When your school hasn’t had FFA for over 50 years, you make up for lost time. At least that’s what one Wisconsin FFA chapter has been doing this past year and the amount of hard work they have put in their first year — with only 10 members — may make some chapters feel lazy.
“Everyone continued to grow their passion for agriculture and found their favorite agriculture aspect, as there are many different industries and passions within the ag industry,” said Kelsey Henderson, Union Grove FFA Vice President. “And some students are realizing that it is ok to have little or no prior experience with agriculture. FFA truly has something to offer to everyone regardless of your background.”
Union Grove will start ag classes this fall, but that didn’t stop the members from diving headfirst into FFA this past year after a fifty-five year break. The chapter kicked off the school year attending their first National FFA Convention, where they learned just what the organization is all about.
“We attended different sessions and workshops and got to walk through the convention center,” Henderson said. “We can’t wait to go back another year and have some competitors on the national level!”
Then came National FFA Week, a huge success for the chap,ter Henderson said. Each day Union Grove had a different dress up day for points, and the class with the most points got a prize at the end of the week. They also offered a Kahoot game for all of the classes to play with a winner for the best class and at the end of the week, they provided free ice cream for all of the kids in the school during lunch hour.
During that same week, Union Grove also launched their “Thank a Farmer” campaign.
“We went out to all the local farmers in our district and gave them homemade cookies and Union Grove FFA gloves,” Henderson said. “It was great to get out in our community and thank all of the wonderful farmers that support us.”
In May, the chapter hosted a drive your tractor to school day. Henderson said the event brought lots of tractors to town where they paraded them down Main Street to school. Case IH also brought two tractors to lead and close the parade.
Union Grove sent two students to participate in the agriscience division at the 89th Wisconsin State Convention. One member took top gold with his power, structural technical systems project, giving him the chance to move on to nationals this fall. Henderson placed second gold with her agriscience project on digital dermatitis, aka hairy hoof wart.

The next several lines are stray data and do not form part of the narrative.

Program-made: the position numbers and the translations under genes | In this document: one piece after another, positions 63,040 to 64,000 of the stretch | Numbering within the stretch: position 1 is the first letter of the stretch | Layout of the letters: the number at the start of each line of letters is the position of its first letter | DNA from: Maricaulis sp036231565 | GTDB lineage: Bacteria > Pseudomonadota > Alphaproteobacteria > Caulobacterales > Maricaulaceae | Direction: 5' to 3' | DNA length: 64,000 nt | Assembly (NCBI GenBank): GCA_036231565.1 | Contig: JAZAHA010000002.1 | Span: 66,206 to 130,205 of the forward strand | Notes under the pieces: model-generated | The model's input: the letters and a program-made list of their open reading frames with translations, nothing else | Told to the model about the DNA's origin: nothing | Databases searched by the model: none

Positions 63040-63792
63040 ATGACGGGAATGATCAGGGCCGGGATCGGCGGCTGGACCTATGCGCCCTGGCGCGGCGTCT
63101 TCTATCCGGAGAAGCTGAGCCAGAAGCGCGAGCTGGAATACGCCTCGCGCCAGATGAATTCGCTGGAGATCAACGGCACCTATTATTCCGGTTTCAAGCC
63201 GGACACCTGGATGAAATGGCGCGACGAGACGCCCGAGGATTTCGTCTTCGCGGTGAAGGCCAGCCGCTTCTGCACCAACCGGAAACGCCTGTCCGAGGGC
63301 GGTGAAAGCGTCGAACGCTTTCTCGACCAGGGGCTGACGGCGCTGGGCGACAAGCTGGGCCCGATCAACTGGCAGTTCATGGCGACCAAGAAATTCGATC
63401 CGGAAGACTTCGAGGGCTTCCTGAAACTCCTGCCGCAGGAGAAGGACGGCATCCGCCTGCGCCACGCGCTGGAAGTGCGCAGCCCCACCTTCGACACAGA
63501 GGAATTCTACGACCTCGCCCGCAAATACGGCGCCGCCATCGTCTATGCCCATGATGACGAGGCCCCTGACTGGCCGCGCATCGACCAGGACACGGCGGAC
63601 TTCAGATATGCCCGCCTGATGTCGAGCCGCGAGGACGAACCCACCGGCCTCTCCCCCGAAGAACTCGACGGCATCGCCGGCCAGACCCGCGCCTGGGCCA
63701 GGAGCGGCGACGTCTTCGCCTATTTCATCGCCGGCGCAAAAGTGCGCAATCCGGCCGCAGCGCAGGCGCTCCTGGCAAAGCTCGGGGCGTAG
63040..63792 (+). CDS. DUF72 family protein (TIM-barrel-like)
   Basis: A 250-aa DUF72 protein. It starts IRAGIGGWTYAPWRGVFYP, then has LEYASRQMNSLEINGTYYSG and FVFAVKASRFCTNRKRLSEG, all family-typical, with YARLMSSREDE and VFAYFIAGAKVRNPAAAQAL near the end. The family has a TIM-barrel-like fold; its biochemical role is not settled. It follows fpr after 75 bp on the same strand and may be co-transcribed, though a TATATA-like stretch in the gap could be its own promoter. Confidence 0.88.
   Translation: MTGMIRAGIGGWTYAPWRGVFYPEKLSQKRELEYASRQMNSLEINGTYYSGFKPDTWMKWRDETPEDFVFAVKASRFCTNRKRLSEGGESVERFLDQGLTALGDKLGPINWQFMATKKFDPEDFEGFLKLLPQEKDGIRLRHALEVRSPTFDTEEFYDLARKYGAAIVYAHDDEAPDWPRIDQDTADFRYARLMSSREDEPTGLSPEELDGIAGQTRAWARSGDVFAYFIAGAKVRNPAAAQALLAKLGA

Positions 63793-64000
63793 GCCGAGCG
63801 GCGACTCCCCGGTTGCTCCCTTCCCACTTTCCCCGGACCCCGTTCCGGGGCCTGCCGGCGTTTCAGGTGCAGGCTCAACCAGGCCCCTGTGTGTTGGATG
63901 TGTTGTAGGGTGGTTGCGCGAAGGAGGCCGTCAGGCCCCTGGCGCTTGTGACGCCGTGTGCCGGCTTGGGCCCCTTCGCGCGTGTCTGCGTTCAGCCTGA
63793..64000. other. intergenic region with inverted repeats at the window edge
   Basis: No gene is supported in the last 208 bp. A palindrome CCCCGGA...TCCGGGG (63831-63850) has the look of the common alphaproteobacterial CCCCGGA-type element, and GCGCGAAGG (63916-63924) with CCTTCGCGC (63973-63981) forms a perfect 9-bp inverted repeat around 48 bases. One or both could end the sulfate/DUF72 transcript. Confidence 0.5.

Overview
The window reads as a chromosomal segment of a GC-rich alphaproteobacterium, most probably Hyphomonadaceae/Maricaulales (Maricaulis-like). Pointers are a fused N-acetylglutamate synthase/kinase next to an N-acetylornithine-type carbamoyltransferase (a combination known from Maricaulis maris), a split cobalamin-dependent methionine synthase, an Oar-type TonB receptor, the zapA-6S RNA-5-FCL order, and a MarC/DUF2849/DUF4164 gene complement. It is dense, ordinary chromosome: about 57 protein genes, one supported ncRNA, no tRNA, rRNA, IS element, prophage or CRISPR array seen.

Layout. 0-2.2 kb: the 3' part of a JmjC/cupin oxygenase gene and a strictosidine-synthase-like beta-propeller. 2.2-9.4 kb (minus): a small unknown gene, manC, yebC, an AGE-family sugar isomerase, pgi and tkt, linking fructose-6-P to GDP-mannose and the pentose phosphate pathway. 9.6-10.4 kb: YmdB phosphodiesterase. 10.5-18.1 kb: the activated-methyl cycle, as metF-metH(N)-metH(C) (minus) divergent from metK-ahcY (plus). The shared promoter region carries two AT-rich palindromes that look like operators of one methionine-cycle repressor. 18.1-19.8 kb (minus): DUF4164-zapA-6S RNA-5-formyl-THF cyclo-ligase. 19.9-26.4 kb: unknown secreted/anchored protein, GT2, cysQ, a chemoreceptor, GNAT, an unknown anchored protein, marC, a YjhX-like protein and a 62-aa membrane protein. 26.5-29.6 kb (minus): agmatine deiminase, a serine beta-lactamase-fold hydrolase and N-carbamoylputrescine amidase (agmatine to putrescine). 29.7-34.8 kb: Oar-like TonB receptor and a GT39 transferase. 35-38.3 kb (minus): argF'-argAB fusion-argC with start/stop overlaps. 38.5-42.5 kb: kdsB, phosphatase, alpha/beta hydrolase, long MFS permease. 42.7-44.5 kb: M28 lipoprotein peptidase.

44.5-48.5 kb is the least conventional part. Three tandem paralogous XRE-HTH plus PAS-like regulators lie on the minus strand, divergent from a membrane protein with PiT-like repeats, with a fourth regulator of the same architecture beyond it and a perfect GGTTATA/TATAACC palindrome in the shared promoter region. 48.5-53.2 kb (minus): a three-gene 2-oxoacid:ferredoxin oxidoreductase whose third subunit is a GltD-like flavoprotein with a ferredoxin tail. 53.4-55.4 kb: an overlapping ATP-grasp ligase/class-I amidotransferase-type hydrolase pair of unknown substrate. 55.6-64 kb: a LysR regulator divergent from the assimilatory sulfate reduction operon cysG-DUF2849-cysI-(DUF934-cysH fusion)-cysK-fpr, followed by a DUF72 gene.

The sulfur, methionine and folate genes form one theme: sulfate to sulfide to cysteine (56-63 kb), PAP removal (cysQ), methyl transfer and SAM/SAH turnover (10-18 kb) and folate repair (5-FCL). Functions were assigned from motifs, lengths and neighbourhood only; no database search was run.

Summer hasn’t slowed the newly-formed chapter down at all. In June, they hosted a photo booth and gave out cow hats at the Racine County Breakfast on the Farm and for the Union Grove Fourth of July parade, the chapter’s float themed “Bridged the Past to the Future” with future, current, and past FFA members took first place.
“We are very thankful for a very supportive community. We have had some great opportunities to get out in our community and talk to all of our wonderful supporters. It was also great to see some people who were in Union Grove FFA when they were in school back when Union Grove had a chapter,” Henderson said. “We wouldn’t have been able to do a lot of our activities if it wasn’t for our great community and supporters.”
In addition to starting an alumni chapter this fall, the officers hope to see their chapter’s enrollment grow to 50.
“We believe having ag classes will be very helpful in our FFA enrollment numbers,” Henderson said. “We have many activities planned for this upcoming year and can’t wait to continue to grow!”
And 55 years later, Henderson believes Union Grove FFA is here to stay. In addition to ag classes this fall, the school has plans to put up an ag building featuring classrooms, a greenhouse, a small animal laboratory, and more.
“We are so fortunate to have a very supportive school and community backing our club and ag education that we believe it is here to stay,” Henderson said.
Henderson said her best advice to a chapter just getting started is to get out there and brand yourself.
“In schools, brand yourself not just as farmers but as all of the aspects of the ag industry. Make sure to push that there is a spot for everyone in FFA,” Henderson said. “In your community make sure to get out and talk to people. It is great to get your name out there and who FFA is and what FFA is all about. Also, make sure to stick to the FFA roots. It is great to have people recognize the blue jackets and FFA members when they see them around!”